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Sometimes when I run my code, a core dump file is generated when I terminate the program by Ctrl+\. The file name is of the form core.*. The program is not terminating abruptly, and there is no segmentation fault. I believe it is SIGQUIT and not SIGABRT or SIGSEGV. If I try Ctrl+C, or Ctrl+Z, then it is not generated.

Can anyone tell why it is generated only when Ctrl+\ is pressed? How can I avoid this core dump file from being generated? Is there any use for the core dumped file?

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When you say "run my code", are you talking about when you run make? Or when you run the compiled binary? – harto Apr 22 '09 at 6:07
up vote 15 down vote accepted

A process dumps core when it is terminated by the operating system due to a fault in the program. The most typical reason this occurs is because the program accessed an invalid pointer value. Given that you have a sporadic dump, it's likely that you are using an uninitialized pointer.

Can you post the code that is causing the fault? Other than vague generalizations it's hard to guess what's wrong without actually seeing code.

As for what a core dump actually is, check out this Wikipedia article:

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In Linux, Ctrl + \ causes a core dump, even if the program has no faults and is running fine at the time of termination. – Mr. F Jul 12 '13 at 20:41

As said by others before the core dump is the result of a fault in the program.

You can configure if a core dump is to be generated with the ulimit command. Entering

ulimit -c 0

disables core file generation in the active shell.

If the program that generated the core was built with symbol information you can do a post mortem debugging session like this:

gdb <pathto/executable> --core <corefilename>
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Core dumps are generated when the process receives certain signals, such as SIGSEGV, which the kernels sends it when it accesses memory outside its address space. Typically that happens because of errors in how pointers are used. That means there's a bug in the program.

The core dump is useful for finding the bug. It is an image of the the process's memory at the time of the problem, so a debugger such as gdb can be used to see what the program was doing then. The debugger can even access (sometimes) the values of variables in the program.

You can prevent core dumps from happening using the ulimit command.

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It's a tool to aid in debugging an application that's behaving badly. It's large because it contains the contents of all the applications physical memory at the time it died as well as the register states and stacks of all its threads.

They get generated when the kernel kills an application for doing something evil, like generating a segmentation violation or a bus error.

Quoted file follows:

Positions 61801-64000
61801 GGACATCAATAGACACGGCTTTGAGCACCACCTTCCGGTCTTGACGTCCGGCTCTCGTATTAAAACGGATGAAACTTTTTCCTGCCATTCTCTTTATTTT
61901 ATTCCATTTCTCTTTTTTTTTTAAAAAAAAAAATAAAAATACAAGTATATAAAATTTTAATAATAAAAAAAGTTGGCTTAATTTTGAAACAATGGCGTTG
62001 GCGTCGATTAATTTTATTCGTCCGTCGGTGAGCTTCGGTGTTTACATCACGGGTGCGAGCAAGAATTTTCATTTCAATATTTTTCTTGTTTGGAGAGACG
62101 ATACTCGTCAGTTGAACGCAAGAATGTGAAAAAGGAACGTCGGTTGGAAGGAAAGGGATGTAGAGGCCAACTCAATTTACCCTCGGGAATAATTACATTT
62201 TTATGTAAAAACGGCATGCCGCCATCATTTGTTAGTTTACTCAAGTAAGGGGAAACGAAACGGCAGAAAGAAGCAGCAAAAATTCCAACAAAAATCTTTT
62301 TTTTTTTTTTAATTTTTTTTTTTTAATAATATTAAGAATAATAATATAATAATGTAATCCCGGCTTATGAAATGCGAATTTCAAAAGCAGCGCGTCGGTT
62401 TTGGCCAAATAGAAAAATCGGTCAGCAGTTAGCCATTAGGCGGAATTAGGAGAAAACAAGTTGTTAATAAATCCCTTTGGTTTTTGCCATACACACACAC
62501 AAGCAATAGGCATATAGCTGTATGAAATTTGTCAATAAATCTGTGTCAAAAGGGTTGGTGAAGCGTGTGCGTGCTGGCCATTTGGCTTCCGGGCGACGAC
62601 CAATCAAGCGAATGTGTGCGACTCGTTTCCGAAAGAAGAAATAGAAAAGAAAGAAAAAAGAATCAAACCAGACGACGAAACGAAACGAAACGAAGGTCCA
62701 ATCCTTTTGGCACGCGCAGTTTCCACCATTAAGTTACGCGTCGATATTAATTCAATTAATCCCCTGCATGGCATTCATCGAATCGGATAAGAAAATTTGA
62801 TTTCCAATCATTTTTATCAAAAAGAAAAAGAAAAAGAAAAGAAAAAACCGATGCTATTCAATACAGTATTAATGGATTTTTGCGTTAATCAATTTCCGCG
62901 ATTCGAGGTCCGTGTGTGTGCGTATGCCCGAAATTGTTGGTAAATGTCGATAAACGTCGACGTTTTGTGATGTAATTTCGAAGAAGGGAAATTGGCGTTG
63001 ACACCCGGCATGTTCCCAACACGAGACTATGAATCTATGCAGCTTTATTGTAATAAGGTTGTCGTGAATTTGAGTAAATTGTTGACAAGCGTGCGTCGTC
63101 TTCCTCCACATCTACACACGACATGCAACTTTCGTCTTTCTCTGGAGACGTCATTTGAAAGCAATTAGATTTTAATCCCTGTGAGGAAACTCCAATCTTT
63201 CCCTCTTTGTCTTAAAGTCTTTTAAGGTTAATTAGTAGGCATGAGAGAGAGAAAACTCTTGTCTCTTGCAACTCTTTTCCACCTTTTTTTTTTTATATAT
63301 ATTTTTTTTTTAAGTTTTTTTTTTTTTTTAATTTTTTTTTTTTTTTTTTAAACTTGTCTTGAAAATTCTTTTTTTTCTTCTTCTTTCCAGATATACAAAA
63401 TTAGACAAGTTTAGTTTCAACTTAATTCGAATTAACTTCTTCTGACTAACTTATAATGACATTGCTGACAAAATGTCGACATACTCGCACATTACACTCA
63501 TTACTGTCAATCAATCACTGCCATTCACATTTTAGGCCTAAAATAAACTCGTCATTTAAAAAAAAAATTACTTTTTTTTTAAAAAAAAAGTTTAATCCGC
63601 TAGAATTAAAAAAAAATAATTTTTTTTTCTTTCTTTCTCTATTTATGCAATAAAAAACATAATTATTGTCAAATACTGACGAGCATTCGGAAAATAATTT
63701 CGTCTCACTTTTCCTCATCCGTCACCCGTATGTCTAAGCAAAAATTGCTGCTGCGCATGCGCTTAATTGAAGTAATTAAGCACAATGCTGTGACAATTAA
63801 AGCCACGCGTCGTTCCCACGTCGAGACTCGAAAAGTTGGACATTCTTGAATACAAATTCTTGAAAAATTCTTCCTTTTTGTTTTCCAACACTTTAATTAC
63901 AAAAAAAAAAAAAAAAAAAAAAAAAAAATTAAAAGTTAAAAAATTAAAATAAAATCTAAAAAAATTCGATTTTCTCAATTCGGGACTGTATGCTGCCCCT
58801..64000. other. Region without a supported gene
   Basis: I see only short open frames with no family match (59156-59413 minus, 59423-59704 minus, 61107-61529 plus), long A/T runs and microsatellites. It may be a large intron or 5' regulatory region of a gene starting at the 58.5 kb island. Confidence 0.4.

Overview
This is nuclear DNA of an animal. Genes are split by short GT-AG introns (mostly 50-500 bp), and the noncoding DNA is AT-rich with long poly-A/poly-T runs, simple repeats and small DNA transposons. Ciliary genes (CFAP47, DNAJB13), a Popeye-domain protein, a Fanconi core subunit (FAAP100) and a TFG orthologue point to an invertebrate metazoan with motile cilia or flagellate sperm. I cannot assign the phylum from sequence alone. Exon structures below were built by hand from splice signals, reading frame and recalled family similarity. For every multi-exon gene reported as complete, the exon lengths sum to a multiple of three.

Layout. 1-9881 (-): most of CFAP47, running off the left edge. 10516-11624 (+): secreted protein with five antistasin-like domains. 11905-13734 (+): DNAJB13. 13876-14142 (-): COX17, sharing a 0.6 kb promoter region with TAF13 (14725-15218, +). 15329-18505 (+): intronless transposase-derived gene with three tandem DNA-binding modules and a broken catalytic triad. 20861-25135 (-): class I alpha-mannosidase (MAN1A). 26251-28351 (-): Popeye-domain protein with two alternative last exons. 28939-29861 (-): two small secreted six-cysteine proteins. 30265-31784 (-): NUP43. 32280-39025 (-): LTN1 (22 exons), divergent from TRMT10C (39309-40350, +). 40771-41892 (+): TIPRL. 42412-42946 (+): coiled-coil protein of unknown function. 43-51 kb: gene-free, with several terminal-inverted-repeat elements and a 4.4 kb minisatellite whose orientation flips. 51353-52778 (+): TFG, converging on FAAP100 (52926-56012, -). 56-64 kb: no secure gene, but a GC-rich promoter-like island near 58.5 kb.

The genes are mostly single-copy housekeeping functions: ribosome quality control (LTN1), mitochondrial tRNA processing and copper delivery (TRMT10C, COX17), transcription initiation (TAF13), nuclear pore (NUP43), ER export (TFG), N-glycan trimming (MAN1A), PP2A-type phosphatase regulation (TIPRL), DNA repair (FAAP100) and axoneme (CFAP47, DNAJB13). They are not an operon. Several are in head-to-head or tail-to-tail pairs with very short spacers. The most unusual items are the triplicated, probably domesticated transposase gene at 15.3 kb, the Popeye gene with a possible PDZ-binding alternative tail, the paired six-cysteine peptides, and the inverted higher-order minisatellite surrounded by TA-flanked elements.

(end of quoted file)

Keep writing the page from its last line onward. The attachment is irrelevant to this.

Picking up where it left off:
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Hum ... It only contains a dump of the processus memory, but still, it can be quite a lot of memory. – Ben Apr 22 '09 at 7:37

You can avoid creating a core dump file by writing code that doesn't crash :)

Seriously, core dumps are useful because you can see the state of the program when it crashed, for "post mortem" debugging. You can open them in gdb and inspect the state of your program (especially if it was built with debugging).

Core dumps usually get made if the program has a SIGSEGV (usually caused by invalid pointer dereferencing), SIGABRT (which would happen if you called abort(), or in C++ by the default terminate() handler for exceptions in destructors etc) or some other fault. You can also trigger them explicitly with the debugger or programmatically.

If you've fixed all the bugs and it's perfect, you can delete them. Also, if you've changed your program in any way (and recompiled it) then they will become useless as the debug info now won't match what's in the core dump, so you can delete them then too.

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ctrl + \ sends signal SIGQUIT to the process. According to POSIX.1 standard, the default action for this signal is to generate a core.

SIGILL, SIGABRT, SIGFPE, SIGSEGV are other cases when system will generate a core.

Please refer "man 7 signal" on your system for more details.

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The point of Ctrl + \ is to generate a core dump. That's what SIGQUIT does. If you don't want it to be generated, use Ctrl + C (SIGINT) instead. If the program in question is not responding to SIGINT but you need to kill it from the terminal, either you or the developer is doing something wrong.

Programs designed not to be killed from the terminal with Ctrl + C should still respond gracefully to SIGTERM, which can be triggered in another terminal via kill -TERM .... If all else fails, SIGKILL will force an immediate termination.

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